Ruth Jeffery ticked off another physical challenge when she climbed Mt Kilimanjaro, in Tanzania.
The stars are out, but it’s dark and very cold. I take another slow step upward. Ahead of me I can see an endless array of headlamps moving slowly up the mountain. I suck in vain from my CamelBac mouthpiece – but the water in the tubing has frozen. I whistle a short tune and smile. I’m at 5,000m above sea level, it’s 2am and I have been 50 years old for two hours. I feel great!
It’s summit day on Mt Kilimanjaro and we are heading to 5,900m. We started at midnight, aiming to hit the crater rim for dawn and summit an hour later. My travel companions are all suffering to varying degrees from the effects of altitude, including nausea, headache, vomiting and breathlessness. I alone am symptom free and actually enjoying the climb.
Mt Kilimanjaro was on my ‘bucket list’ and after an in-depth conversation with my partner John (“I think we should climb Mt Kilimanjaro for my 50th birthday”–“OK”) and some extensive research we booked a trip. I looked for the least popular route over the longest possible time to allow for altitude acclimatisation, settling on the eight-day Lemosho route, with a max of six people in the party.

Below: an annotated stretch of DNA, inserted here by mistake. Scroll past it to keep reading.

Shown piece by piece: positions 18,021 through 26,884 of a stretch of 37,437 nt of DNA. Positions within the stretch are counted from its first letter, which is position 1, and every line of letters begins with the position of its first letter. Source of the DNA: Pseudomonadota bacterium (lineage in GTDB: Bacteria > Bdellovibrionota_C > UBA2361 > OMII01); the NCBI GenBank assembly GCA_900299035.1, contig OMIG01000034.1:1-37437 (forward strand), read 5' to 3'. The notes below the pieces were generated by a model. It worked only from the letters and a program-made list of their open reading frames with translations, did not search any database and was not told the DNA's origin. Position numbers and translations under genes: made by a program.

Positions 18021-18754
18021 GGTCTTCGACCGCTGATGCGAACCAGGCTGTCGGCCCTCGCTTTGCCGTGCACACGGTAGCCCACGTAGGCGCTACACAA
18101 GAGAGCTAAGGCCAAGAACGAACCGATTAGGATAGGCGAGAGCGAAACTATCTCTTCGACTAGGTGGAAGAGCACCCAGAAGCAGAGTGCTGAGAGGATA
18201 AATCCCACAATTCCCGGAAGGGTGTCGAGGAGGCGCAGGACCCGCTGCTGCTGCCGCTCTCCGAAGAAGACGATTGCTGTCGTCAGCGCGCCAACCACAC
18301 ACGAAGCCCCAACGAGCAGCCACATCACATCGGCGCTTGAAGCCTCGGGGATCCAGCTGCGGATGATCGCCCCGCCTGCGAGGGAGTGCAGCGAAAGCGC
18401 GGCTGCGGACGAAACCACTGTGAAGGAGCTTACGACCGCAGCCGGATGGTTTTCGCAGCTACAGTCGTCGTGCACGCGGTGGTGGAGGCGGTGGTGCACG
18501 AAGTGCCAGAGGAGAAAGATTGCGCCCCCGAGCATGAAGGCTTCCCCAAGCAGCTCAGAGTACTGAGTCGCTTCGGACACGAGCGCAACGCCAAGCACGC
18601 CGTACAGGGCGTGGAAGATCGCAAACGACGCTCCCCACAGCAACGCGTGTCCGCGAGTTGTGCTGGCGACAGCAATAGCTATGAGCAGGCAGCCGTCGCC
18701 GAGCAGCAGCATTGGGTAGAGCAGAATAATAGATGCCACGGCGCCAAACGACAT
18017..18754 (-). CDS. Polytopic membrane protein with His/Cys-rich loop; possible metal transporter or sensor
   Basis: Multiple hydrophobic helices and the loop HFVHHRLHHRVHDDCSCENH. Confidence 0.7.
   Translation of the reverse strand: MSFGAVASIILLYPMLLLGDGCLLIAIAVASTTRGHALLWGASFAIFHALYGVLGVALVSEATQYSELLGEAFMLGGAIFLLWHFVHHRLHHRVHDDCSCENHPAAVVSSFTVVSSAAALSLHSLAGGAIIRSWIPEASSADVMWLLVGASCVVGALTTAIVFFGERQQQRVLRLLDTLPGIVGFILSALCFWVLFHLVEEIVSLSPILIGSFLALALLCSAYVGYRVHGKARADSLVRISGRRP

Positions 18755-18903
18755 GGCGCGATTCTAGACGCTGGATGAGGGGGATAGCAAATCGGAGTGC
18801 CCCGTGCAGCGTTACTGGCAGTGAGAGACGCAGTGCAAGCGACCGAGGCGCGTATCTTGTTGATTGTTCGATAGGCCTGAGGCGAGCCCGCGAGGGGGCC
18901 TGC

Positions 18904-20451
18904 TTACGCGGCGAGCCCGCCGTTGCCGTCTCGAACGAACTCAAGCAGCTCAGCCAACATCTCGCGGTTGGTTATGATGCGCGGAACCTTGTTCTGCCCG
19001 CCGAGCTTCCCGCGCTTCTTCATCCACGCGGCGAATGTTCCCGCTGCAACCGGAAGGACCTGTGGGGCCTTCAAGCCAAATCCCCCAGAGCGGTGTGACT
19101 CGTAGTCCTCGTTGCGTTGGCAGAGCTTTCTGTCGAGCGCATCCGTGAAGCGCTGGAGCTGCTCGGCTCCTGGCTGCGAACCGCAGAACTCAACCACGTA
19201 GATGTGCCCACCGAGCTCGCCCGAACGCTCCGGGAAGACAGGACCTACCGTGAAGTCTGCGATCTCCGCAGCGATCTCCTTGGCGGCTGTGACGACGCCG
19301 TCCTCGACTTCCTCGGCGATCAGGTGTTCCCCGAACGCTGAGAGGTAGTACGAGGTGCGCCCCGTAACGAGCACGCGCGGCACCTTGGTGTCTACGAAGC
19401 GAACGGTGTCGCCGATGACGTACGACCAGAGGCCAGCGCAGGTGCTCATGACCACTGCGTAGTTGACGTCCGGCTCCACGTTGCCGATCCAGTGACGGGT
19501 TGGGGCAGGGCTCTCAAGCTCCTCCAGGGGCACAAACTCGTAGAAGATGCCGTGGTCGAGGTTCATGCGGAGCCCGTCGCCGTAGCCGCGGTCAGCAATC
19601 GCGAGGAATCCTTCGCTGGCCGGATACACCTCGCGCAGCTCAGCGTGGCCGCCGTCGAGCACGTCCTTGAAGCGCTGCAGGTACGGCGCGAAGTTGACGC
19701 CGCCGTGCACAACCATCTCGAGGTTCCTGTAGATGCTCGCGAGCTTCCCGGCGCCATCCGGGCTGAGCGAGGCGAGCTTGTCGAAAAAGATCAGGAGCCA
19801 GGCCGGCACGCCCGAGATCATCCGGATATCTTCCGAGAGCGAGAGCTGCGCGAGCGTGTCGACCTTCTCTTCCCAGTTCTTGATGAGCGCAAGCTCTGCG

The tour package included porters to carry our gear, pitch our tents and cook our food and guides to get us there safely. Another friend came with us from New Zealand, and we were joined by two other women in Tanzania who were both great fun.
Training for altitude isn’t really possible in New Zealand (Kilimanjaro being over one and a half times the height of Mt Cook), so we settled on lots of tramping and day walks up as many hills as possible (easy in Dunedin!).
World Nomads provided the best solution for insurance for hiking with diabetes to altitude. We debated whether or not to take Diamox to reduce the effects of altitude, but the possible side effects with diabetes convinced me not to and John also decided to go drug free, but to carry some in case (interestingly everyone else we met used Diamox).